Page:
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Local candidates discuss childcare platforms

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Revell, Peggy
Publication Date: 
14 Apr 2012



It's not a hot-button issue like MLA severance pay, the "no-meet committee," land use, or provincial deficits - but childcare is a topic that hits close to home for Medicine Hat families.

The News asked local candidates what they would do to improve childcare accessibility and affordability.

Progressive Conservatives
The PCs have already done much towards improving access and affordability of childcare, said incumbent Cypress-Medicine Hat MLA Len Mitzel, including increasing the threshold for families who qualify for the maximum childcare subsidy from $35,000 to $50,000.

The PCs will continue to work to increase existing childcare spots, and ensure proper accreditation for those who do open up new childcare spots, he pledged, adding that their budget also includes plans to phase in full-day kindergarten across the province, a focus that will give "children the head start they need."
"The easy answer that anyone can tell you is 'We'll just give more funding,'" said Medicine Hat PC Candidate, Darren Hirsch, explaining that alongside advocating at the provincial level he would look at what needed to be done locally for Medicine Hat.
This could include working with the City on issues such as zoning and finding adequate locations and spacing for those wanting to set up childcare businesses, he explained.
With burn-out being an issue for childcare workers, improvements to the system could also come through improving work conditions of childcare providers, such as adding in flexibility or part-time hours, he said.

Wildrose Party
"We want to review the entire spectrum of childcare options, daycare homecare, preschool, after-school and kinship care and we want to identify ways to increase access," said Drew Barnes, Cypress-Medicine Hat's Wildrose candidate.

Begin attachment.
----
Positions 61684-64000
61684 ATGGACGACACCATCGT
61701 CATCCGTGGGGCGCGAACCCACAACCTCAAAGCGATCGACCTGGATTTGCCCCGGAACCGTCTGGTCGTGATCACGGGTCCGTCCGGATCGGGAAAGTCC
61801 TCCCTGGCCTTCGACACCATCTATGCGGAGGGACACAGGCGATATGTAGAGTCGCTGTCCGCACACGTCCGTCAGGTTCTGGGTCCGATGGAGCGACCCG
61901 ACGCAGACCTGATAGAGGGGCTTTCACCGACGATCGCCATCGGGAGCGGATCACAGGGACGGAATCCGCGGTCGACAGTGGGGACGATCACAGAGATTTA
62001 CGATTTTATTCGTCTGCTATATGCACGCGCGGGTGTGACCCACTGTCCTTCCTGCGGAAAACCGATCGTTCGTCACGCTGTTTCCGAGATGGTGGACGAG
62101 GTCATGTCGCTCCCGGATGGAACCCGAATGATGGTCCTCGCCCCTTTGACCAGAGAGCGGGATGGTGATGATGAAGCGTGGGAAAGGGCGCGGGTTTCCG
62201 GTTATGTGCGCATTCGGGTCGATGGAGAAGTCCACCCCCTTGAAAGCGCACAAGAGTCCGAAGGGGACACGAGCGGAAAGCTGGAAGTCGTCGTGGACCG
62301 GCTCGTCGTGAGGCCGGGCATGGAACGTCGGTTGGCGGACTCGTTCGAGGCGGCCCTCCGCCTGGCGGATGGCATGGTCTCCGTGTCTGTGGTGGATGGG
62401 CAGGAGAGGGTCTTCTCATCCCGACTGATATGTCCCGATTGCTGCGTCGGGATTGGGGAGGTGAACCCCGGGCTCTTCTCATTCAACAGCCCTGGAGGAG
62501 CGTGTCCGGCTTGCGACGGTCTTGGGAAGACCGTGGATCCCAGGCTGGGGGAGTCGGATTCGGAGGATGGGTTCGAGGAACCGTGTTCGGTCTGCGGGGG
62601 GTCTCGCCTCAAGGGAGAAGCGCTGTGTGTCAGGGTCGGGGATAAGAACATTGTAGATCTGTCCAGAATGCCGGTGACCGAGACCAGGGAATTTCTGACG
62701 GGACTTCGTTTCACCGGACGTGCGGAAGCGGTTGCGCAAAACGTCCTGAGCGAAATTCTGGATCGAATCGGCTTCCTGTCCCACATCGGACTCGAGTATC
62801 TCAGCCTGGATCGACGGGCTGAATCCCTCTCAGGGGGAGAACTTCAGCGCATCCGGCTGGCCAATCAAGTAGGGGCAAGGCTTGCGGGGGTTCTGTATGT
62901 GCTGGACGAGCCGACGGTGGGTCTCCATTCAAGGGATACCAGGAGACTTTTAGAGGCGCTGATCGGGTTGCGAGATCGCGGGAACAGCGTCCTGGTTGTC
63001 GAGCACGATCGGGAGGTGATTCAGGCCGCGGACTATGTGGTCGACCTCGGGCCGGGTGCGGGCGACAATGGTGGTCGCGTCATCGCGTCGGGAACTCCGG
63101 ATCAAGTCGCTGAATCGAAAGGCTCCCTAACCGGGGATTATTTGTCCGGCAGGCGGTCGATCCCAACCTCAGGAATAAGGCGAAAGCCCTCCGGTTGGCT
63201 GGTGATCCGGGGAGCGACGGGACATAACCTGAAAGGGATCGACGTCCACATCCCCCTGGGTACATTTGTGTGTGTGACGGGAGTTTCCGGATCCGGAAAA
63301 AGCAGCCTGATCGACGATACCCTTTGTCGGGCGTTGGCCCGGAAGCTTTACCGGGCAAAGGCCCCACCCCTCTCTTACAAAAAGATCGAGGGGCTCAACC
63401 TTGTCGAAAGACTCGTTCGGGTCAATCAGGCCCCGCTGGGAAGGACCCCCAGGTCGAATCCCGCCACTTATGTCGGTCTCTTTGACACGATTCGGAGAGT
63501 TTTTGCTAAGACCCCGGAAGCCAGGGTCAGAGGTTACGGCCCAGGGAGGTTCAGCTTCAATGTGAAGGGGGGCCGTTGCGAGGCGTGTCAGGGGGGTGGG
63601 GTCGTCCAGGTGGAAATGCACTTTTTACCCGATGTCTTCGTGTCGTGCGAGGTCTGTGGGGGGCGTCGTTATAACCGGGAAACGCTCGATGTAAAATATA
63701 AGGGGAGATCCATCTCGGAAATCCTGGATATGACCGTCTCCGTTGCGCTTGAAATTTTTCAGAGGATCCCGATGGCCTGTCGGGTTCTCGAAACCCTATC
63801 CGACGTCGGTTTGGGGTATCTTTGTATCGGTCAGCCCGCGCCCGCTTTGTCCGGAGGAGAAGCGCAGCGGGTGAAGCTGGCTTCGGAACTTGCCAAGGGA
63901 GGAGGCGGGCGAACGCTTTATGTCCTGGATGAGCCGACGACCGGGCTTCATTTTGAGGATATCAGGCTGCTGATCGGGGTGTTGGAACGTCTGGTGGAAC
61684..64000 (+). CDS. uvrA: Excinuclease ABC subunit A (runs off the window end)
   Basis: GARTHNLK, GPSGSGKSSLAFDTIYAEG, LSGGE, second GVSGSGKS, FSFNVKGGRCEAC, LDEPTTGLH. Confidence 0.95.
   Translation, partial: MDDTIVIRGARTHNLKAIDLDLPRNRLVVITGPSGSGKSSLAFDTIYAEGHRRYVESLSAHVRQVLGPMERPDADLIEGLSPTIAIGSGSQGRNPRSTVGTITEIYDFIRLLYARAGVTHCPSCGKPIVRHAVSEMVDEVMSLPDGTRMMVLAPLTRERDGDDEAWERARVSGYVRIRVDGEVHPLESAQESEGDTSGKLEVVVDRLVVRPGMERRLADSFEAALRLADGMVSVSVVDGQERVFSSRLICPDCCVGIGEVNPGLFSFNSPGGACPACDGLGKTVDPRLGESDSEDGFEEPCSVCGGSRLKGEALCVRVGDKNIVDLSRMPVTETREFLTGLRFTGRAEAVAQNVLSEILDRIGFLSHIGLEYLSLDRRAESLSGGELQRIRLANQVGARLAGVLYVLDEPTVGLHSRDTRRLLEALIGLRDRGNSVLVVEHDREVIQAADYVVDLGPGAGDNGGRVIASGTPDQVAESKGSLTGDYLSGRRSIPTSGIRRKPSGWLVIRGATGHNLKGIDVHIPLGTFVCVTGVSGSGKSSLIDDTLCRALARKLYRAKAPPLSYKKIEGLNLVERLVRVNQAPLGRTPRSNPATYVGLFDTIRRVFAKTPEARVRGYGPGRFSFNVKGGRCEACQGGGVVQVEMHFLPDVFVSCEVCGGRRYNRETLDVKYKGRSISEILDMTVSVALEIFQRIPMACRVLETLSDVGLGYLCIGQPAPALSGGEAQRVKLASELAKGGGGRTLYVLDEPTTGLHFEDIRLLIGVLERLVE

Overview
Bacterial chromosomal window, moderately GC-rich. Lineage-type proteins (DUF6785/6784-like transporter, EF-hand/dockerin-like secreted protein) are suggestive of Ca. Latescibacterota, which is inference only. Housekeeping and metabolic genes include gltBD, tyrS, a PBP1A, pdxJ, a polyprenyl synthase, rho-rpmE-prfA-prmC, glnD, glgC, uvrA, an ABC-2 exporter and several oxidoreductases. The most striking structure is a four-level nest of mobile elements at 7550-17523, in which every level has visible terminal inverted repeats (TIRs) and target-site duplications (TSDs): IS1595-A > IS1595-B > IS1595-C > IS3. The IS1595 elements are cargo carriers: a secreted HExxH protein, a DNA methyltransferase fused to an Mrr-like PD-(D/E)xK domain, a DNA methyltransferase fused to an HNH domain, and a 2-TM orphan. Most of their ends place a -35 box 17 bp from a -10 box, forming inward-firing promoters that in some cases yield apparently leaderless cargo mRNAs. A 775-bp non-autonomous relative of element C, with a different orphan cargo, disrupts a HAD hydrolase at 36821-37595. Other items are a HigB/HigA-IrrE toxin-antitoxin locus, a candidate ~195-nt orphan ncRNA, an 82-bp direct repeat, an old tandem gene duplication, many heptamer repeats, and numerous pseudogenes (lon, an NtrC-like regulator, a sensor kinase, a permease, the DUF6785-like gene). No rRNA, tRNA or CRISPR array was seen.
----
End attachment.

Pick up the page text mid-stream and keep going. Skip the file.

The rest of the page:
"We also want to make government childcare grants more flexible," he said, adding that local decision making is important to the party - so if childcare spaces are what's needed, government grants could possibly go towards creating more spaces.
Wildrose will also look to reducing unnecessary regulatory barriers, such as reviewing current standards so those with extensive practical childcare experience can gain accreditation easier, he said.
"We have to get back to this balanced budget," said Blake Pederson, Medicine Hat Wildrose candidate. "And trying to get money back into the hands of the people."
Doing this will help families offset costs - such as childcare, he said, especially for those in lower incomes.
For a family's pocket book, Barnes pointed to the $2,000 tax deduction for each of their children under the age of 18, and plans by the part to "strongly lobby" the federal government to allow for income splitting in families where one parent stays at home.

Alberta Liberals
Not enough money is being invested in non-profit daycare, said Medicine Hat Liberal candidate, Matt Sandford.
"When it comes down to taking care of your kids, it shouldn't be about someone making money to keep your kids safe throughout the day. That should certainly not be the caregivers main concern. It should be about the children first and profit second."
The Liberals would invest $100 million in expansion for government subsidized early childhood education, he said.

As well, the Liberals would reduce the current work requirement to receive maternity leave from 52 weeks to 26, Sandford said, to help alleviate childcare worries.
Introducing a fair tax system - including eliminating the flat tax rates - is how the Liberals are proposing to fund these investments, said Cypress-Medicine Hat Liberal Candidate, Jonathan Mastel.

"It's really to benefit society as a whole," said Mastel. "If we invest in our young now, we'll be saving later on."

Alberta should take an example from Quebec, said Medicine Hat candidate Dennis Perrier, and have a provincially sponsored universal daycare program.
"It should be government sponsored, it should be quality, it should be regulated, and people working there should be qualified and paid as a qualified person," said Perrier.
This system would allow those who couldn't otherwise afford childcare enter the workforce and become taxpayers, he noted.

"We don't need a hodgepodge of private people setting up daycare, unqualified, probably unregulated, un-inspected - we don't need that," he said, adding that money is "no excuse" considering Alberta has the second highest GDP in any jurisdiction in the world, second only to Luxembourg.

NDP candidate Manuel Martinez could not be reached for comment.

Evergreen Party
Generally, the Evergreen Party believes in universal childcare programs, said Medicine Hat candidate Graham Murray.

"We still have a lot of concerns with the financial reasons, we don't want to put the burden of the system on the taxpayers," he said.

"In a sense we need a system that's going to be fair for everyone," he said, such as facilitating both childhood programs but also providing tax incentives for families who do have one parent staying home to care for their children to reduce the financial burden.

-reprinted from Medicine Hat News

Entered Date: 
18 Apr 2012
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